General Ledger, Meet Distributed Ledger: Blockchain Is the New Compliance Tool

New cyber threats, data regulations, the 24/7 global market and increasing competition, especially from disruptive fintech companies, drive asset managers, private equity firms and others to reconsider blockchain, its uses and its potential.

By Bob Balfe

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Blockchain technology has revolutionized finance – or at least stirred up enough debate to qualify as a disruption. While the cryptocurrency market represents a nearly $2 trillion success story for blockchain use, relatively few financial and professional services firms have adopted the technology in their operations. Bob Balfe, chief technology officer at 4Pines, sheds light on blockchain as a compliance tool.

New cyber threats, data regulations, the 24/7 global market and increasing competition, especially from disruptive fintech companies, drive asset managers, private equity firms and others to reconsider blockchain, its uses and its potential.

According to Deloitte’s 2021 Global Blockchain SurveyOpens a new window , leaders in finance “see digital assets — and their underlying blockchain technologies — as a strategic priority now and in the near future: In fact, nearly 80 percent of overall respondents say that digital assets will be ‘very/somewhat important’ to their respective industries in the next 24 months.”

Noting that 76 percentOpens a new window of executives reported that their organizations see a “compelling business case” for using blockchain technology, the survey explained that blockchain’s value was rising as the “proliferation of digital everything as both a means of exchange and a store of value has expanded significantly.”

Here’s why: experts are ForecastingOpens a new window significant efficiencies and savings from the blockchain. Santander estimated worldwide savings of up to $20 BillionOpens a new window a year from blockchain-based transactions and technology. According to the consultancy Capgemini, consumers alone could save upwards of $16 billionOpens a new window in fees annually.

See More: Can Centralized Identity Management Build Trust in the Finance Industry?

Benefits of Blockchain

There are thousands of potential uses for blockchain, which keeps a distributed ledger almost impossible to change without both parties — and others with so-called blocks in the chain — knowing about it.

The technology is particularly well suited to the high-security needs of financial recordkeeping and compliance. Blockchain tech creates transparent, immutable logs that fund managers and others can use for system and organization controls (SOC) reporting, improving compliance, conducting audits and mitigating risk.

There’s also a defensive component to blockchain gaining significant traction as cyber threats and fraud risk mounts. After all, economic crime affects 45 percentOpens a new window of financial intermediaries annually, a significantly higher rate than in professional services and the tech sectors. Blockchain provides a resilient, transparent and secure ledger for transactions.  But opportunities to simplify processes, cut costs and reduce friction between firms and clients drive the high interest in blockchain.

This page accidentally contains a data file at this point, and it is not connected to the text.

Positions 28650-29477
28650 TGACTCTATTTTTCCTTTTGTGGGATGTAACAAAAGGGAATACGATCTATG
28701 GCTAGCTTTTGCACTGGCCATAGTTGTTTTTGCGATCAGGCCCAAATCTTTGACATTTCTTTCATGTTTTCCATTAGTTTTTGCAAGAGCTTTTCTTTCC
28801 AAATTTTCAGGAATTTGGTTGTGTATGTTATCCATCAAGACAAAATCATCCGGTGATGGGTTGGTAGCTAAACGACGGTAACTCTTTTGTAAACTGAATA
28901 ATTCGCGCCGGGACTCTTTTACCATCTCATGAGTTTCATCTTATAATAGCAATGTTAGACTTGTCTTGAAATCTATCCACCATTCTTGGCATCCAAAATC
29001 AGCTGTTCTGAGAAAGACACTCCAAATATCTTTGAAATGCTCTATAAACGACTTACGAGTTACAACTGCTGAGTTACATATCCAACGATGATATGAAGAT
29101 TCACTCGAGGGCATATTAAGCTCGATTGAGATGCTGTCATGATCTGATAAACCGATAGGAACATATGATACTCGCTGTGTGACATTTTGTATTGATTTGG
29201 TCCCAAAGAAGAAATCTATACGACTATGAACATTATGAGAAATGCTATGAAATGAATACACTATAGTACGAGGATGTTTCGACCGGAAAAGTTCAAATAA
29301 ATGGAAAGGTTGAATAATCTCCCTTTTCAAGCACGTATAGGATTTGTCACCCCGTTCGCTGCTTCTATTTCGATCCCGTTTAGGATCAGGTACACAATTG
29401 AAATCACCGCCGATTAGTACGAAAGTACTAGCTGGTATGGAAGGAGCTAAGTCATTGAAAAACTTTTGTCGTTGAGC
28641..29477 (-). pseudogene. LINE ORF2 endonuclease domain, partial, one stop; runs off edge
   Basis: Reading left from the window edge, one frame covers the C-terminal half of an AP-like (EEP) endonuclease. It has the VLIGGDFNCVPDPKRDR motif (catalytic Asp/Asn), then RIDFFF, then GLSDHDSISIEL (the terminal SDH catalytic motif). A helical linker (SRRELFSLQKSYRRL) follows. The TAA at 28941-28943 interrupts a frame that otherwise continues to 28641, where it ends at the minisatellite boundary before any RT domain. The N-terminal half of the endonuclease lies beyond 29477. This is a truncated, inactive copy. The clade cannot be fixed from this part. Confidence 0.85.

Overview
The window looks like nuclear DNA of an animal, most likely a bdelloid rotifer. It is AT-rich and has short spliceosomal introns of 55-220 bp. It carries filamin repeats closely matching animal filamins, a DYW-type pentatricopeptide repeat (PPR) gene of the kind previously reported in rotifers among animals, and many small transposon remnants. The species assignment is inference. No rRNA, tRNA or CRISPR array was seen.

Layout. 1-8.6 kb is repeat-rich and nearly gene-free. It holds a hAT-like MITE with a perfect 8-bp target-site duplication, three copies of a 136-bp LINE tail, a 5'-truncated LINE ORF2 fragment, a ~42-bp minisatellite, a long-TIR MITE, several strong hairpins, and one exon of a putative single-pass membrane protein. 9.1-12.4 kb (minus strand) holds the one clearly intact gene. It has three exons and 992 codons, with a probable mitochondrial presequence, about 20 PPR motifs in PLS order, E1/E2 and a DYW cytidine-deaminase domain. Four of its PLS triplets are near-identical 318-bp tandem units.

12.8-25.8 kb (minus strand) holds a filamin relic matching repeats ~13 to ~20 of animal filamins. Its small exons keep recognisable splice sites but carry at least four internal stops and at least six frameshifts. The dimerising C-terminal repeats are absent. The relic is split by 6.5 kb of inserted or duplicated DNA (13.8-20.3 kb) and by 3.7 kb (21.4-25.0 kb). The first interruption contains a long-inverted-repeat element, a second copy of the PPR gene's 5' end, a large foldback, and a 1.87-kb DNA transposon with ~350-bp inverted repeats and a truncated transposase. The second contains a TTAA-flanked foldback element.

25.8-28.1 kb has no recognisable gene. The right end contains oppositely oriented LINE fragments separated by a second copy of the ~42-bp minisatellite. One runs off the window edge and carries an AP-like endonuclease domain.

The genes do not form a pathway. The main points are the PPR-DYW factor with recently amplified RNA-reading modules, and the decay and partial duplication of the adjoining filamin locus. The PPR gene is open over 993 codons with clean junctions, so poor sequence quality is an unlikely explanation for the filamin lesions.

CFOs, financial service providers and others, for example, will sympathize with the World Economic Forum

ReportOpens a new window describing the burdens of regulatory compliance: “Due to various data sources and channels or origination, regulatory reports can require costly technology capabilities and complex business processes (often supported by multiple operation teams).”

The Forum offered blockchain as a solution, outlining the various efficiencies global firms can achieve by integrating the technology into their operations – seamless KYC processes, FX liquidity capabilities, real‐time AML controls, and reduced transaction settlement time.

That’s just the start. If you think about the administrative costs of all the intermediaries that fund services employ, such as record keeping, signatures and other routine tasks, you can see how loads of time and money go wasted. Blockchain-based communications between vendors and clients cut out the middleman as partners work simultaneously on a permanent, searchable activity log.

See More: Web3 Could Become a Dystopian Nightmare If Flaws Aren’t Fixed

Gaining A Competitive Edge

For clients, investors and regulators alike, there’s a stark difference between doing business with companies using blockchain and those who aren’t. That gap will only grow as blockchain becomes an essential component of the global finance industry, whether you are operating in the private equity, fund services or consumer investing space.

The risk proposition for blockchain, in other words, has flipped. What was once seen as an untested technology is becoming an operational imperative.

Of course, there are natural obstacles, from the cost of implementation to regulatory approval to doubling down on blockchain. But financial firms today should know that innovation, while not always easy or fast, is always necessarily from a long-term perspective. It starts with early adopters validating new technology, which sets a new standard for the industry and, later, leaves unprepared firms behind.

Fund administrators don’t need to be running their system on a distributed ledger immediately. But they need to get familiar with the processes and potential of blockchain. Their smartest clients are certainly doing so. The blockchain revolution is underway.